The Madras High Court on Thursday denied bail to Minister V. Senthilbalaji, even on medical grounds, in a money laundering case that led to his arrest by the Directorate of Enforcement (ED) on June 14 this year. The court held that his medical records did not disclose any health condition that could be treated only if he was released on bail.
While denying the bail sought solely on account of ill-health, Justice G. Jayachandran also took into account the past conduct of the petitioner, his continuation as Minister even after arrest, his brother Ashok Kumar having absconded despite being a co-accused, and the attack on Income Tax (I-T) Department officials when they raided his premises in May this year. “These lead to an irresistible conclusion that he will directly and indirectly influence or cause deterrence to witnesses if released on bail...The non-cooperation of Mr. Ashok Kumar also justifies the apprehension of the ED that there is a flight risk causing impediment in progress of trial,” the judge wrote.
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In his bail petition, the Minister had said he was seeking bail only on account of the health issues he was facing after undergoing Coronary Artery Bypass Grafting (CABG) at a private hospital in Chennai pursuant to his arrest. He reserved his right to seek bail on merits when the circumstances warrant so.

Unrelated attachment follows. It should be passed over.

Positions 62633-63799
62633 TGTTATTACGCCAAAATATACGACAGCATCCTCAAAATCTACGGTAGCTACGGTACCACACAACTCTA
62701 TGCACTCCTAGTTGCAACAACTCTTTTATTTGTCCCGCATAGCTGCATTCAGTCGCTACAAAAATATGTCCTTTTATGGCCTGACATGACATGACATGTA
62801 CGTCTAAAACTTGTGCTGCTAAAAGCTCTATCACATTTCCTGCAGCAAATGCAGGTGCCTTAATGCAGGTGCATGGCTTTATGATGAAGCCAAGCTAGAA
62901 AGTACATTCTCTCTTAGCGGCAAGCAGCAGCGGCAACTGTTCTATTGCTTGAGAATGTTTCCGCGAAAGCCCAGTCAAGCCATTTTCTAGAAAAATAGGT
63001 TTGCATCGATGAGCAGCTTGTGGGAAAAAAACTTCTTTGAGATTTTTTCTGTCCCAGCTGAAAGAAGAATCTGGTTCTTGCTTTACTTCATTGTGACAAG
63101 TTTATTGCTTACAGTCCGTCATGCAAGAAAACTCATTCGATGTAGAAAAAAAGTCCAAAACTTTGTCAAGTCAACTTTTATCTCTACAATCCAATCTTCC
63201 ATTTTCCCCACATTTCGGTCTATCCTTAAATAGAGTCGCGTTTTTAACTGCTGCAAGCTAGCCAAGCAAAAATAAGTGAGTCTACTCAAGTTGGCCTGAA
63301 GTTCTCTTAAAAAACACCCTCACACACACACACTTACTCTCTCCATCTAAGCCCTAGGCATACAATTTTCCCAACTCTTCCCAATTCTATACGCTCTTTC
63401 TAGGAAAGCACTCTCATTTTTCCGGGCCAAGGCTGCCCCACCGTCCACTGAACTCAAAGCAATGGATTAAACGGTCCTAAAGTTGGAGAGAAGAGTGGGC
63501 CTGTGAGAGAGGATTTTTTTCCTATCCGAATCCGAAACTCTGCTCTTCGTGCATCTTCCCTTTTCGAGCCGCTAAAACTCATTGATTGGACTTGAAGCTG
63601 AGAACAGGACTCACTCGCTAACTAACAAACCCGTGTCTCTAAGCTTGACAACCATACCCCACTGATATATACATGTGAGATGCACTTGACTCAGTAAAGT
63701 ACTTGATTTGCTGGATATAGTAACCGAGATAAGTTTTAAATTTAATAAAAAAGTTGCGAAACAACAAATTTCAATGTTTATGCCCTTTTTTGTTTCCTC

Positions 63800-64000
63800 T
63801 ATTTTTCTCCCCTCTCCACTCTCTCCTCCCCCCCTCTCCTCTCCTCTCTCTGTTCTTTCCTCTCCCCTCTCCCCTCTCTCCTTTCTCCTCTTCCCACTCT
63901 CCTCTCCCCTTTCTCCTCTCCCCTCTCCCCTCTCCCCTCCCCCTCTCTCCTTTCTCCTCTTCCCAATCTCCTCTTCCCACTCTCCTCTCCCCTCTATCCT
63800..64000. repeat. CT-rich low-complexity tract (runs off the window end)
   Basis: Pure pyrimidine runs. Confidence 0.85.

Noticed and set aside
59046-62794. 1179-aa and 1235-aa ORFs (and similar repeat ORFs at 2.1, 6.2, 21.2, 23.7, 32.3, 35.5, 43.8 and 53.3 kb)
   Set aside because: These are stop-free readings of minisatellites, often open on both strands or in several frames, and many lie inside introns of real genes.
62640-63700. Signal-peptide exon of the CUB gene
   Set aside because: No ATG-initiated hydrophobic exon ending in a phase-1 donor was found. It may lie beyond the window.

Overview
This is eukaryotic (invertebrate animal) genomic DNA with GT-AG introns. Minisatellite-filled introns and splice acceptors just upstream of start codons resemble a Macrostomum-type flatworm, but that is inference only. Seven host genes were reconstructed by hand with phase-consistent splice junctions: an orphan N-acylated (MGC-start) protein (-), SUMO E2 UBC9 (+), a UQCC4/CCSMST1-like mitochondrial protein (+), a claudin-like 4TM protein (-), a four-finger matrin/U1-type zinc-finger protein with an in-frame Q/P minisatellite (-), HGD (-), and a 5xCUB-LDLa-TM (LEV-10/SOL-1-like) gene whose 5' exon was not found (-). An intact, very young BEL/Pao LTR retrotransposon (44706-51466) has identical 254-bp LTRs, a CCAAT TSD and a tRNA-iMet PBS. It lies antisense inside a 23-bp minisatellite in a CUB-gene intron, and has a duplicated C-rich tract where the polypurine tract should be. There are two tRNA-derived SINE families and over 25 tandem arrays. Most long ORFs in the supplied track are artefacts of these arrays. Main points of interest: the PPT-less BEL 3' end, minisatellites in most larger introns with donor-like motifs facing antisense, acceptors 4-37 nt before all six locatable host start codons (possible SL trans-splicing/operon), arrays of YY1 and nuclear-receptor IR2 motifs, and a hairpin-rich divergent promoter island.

Representing the Minister, Senior Counsel N.R. Elango told the court that a proviso to Section 45(1)(ii) of the Prevention of Money Laundering Act, 2002, provides for granting bail if the accused was aged below 16, a woman, sick or infirm, or if the amount involved in money laundering was less than ₹1 crore.
As the Minister had been suffering from numbness on his left leg since the heart surgery, besides having other complications like constant headache, chest discomfort and inability to sit or walk for more than 10 minutes, he would squarely fall under the category of ‘sick’ mentioned in the proviso to Section 45(1)(ii), he contended.
However, Additional Solicitor General (ASG) AR.L. Sundaresan, assisted by Special Public Prosecutor N. Ramesh for the ED, said the proviso could be invoked only by an accused suffering from a grave or life threatening sickness/infirmity that could not be treated at a prison/government hospital and not in every other sundry case of sickness. Pointing out that the Minister was recently taken from the Puzhal Central Prison to the Government Stanley Hospital after he complained of uneasiness, the ASG said the doctors had found all vital parameters of the Minister to be normal. Since he was not suffering from any alarming health issue, he was not entitled to bail, he added and the judge concurred with him.